Ethylene Polymerization with Supported Vanadium-Magnesium Catalyst: Hydrogen Effect
Macromolecular Chemistry and Physics
, E-ISSN: 1521-3935
Mikenas Tatiana B.
Zakharov Vladimir A.
Echevskaya Lyudmila G.
Matsko Michail A.
Boreskov Institute of Catalysis, Prospect Akademika Lavrentieva 5, Novosibirsk 630090, Russia
Ethylene polymerization on supported vanadium-magnesium catalysts with the composition VCl4/MgCl2 and VOCl3/MgCl2 was studied in the presence of hydrogen as the chain transfer agent. Vanadium-magnesium
catalysts (VMC) are known to exhibit a high reactivity towards hydrogen. This reactivity is manifested as a
sharp decrease in polyethylene (PE) molecular weight accompanied by a dramatic (2–6-fold) loss of catalyst
activity, when hydrogen is introduced. Catalyst deactivation in the presence of hydrogen is reversible. Catalyst
activity is restored, when hydrogen is removed from the reaction medium. With this regard we have studied the
effect of the concentration of hydrogen and of Al(i-Bu)3 and Al(i-Bu)2H, used as co-catalysts, on the activity of
VMC. We have also identified the reaction products formed after polymerization reaction in the presence of
hydrogen. Based on experimental data we suggest reaction the scheme leading to catalyst deactivation in the presence of hydrogen and its reactivation, when hydrogen is removed from the reaction medium. According to this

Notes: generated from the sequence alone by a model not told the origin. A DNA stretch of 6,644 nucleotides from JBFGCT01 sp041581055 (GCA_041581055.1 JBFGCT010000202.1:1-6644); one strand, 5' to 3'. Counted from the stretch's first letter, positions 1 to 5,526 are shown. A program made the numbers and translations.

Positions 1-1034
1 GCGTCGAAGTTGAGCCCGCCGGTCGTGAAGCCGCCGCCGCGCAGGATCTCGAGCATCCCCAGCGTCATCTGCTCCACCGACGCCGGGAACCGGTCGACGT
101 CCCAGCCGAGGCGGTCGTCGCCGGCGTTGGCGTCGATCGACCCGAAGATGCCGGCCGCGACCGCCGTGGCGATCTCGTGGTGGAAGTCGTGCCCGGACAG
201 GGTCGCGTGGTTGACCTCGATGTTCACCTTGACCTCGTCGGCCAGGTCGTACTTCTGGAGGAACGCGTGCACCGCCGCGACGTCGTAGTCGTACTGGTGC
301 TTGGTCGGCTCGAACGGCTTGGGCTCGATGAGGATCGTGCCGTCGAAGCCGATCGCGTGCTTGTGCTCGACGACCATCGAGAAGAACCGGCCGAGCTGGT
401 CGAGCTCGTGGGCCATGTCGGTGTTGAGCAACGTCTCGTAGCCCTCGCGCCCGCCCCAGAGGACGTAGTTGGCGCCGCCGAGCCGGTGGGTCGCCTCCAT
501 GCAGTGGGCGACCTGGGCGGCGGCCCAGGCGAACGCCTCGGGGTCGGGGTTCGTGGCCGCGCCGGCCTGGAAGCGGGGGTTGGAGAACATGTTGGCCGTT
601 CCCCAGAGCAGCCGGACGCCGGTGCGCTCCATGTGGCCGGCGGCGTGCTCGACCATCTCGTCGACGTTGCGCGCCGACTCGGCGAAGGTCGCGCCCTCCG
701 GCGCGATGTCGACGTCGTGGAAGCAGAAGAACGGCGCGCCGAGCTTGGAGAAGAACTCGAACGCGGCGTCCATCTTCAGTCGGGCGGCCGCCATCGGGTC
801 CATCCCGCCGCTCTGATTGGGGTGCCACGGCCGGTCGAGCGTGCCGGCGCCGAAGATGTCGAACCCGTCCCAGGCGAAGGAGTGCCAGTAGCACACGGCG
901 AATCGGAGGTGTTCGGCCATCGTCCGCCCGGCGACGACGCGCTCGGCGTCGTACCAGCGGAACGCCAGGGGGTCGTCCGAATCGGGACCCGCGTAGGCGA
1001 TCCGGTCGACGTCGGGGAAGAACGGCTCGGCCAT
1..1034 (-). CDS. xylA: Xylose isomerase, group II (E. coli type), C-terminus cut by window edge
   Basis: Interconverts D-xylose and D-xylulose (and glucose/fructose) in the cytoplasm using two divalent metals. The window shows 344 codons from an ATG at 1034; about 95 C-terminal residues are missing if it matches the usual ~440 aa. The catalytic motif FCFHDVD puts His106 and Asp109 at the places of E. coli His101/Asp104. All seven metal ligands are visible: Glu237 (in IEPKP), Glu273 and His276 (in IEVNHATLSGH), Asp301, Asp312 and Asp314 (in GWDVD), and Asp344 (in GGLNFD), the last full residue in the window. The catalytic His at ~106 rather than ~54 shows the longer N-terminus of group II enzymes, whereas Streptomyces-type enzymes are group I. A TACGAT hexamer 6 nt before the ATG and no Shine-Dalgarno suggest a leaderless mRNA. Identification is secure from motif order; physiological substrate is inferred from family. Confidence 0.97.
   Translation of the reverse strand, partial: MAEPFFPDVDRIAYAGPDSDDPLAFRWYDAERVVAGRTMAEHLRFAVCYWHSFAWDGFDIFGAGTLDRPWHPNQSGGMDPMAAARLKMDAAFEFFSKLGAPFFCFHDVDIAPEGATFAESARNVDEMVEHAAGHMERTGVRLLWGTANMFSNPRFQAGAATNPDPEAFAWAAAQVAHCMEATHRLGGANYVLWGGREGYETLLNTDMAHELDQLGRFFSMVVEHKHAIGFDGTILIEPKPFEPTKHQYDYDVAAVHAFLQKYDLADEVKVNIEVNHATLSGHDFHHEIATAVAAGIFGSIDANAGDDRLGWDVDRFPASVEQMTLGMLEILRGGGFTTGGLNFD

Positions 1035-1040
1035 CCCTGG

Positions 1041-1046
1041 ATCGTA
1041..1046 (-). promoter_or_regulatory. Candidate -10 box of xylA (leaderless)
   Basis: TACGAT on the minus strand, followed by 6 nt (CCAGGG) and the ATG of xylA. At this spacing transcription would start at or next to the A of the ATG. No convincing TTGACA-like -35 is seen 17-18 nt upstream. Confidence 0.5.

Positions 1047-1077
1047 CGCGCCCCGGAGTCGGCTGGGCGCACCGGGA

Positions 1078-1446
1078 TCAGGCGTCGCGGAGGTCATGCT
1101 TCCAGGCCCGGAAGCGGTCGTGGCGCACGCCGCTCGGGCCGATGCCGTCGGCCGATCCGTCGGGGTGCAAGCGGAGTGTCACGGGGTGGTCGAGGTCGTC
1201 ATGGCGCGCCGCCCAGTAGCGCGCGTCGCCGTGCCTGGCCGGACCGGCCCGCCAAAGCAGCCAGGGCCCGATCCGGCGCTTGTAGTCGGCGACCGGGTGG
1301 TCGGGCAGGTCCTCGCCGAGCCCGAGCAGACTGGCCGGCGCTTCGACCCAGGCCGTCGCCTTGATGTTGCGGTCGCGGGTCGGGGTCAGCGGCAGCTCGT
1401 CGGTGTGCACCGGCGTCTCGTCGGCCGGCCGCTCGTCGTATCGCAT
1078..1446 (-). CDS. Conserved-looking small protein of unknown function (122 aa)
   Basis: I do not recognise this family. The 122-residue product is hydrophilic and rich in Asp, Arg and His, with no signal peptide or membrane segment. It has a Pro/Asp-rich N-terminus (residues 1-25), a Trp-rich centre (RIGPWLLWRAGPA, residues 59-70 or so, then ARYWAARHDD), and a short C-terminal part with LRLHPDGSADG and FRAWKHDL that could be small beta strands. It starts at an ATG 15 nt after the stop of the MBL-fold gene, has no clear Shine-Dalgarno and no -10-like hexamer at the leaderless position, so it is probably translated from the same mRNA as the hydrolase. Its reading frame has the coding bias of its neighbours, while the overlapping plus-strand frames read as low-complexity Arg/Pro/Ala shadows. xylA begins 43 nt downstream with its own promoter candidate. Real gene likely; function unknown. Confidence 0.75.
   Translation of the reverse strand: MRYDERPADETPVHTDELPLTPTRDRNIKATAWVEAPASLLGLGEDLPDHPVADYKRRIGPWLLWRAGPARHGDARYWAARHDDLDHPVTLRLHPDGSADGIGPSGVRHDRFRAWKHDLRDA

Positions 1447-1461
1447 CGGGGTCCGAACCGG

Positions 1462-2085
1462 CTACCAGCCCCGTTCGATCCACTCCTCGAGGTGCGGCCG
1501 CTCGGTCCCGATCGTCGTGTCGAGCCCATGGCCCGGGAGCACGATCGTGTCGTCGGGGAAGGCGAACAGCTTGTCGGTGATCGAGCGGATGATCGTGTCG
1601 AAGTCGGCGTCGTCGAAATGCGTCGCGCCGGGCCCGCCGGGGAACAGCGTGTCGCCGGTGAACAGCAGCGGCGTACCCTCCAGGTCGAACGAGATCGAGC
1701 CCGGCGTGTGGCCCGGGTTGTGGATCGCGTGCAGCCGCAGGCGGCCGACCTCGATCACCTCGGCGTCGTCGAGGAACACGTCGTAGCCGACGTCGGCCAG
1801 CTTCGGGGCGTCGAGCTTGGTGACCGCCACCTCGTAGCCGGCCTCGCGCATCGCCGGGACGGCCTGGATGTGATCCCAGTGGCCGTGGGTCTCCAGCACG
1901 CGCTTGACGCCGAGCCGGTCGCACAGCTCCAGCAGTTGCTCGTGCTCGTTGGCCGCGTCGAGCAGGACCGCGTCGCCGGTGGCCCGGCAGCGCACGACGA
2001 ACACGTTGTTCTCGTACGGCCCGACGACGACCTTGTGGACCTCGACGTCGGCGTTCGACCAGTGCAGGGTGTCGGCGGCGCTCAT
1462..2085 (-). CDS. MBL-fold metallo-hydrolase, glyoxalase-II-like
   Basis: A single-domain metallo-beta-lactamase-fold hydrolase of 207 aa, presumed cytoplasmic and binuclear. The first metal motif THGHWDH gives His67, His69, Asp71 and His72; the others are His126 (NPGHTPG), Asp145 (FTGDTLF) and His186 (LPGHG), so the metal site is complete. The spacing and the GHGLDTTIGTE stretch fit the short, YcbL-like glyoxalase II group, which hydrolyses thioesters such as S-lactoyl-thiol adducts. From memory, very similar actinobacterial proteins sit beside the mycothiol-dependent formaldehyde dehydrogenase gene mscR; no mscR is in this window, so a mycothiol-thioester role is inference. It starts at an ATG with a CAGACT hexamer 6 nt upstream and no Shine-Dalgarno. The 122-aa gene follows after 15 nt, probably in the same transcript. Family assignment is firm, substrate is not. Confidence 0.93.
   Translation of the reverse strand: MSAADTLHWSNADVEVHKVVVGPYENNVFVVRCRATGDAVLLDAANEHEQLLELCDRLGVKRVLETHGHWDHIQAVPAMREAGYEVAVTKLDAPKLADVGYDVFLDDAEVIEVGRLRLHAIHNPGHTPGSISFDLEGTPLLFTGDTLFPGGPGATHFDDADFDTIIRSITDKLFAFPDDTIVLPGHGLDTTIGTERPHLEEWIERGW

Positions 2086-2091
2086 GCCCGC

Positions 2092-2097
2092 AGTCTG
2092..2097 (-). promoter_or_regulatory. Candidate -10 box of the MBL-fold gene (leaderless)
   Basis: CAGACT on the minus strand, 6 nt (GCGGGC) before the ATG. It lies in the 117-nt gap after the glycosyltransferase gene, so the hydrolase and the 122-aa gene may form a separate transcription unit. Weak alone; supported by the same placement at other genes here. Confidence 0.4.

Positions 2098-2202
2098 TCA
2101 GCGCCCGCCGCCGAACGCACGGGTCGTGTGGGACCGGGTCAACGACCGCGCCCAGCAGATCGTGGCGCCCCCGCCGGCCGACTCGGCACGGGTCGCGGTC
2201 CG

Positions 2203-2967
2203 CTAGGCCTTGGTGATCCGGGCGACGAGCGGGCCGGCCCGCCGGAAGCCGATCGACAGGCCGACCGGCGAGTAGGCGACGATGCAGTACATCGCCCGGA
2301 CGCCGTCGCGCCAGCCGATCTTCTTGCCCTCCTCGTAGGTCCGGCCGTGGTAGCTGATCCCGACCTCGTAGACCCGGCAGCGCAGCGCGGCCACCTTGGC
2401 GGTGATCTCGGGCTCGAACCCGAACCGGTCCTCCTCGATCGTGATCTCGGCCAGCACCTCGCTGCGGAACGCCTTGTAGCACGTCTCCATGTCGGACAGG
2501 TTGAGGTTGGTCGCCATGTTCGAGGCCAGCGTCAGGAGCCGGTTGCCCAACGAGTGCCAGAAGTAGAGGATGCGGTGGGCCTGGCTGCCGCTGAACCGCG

scheme, catalyst deactivation is caused by dialkylaluminumhydride forming in the side reaction of AlR3 co-catalyst
with the V-H bonds and then being adsorbed onto the catalyst active sites. It is shown that the deactivation process
may be diminished, if some modifiers able to bind with alkylaluminumhydride are introduced into the catalyst
composition. Magnesium dichloride introduced into the catalytic system or aluminum trichloride introduced
into the catalyst composition may be used for modification. Using this approach we have obtained highly active
supported VMC with an activity up to 50 kg/gV N h N bar C2H4 (808C) at polymerization in the presence of hydrogen.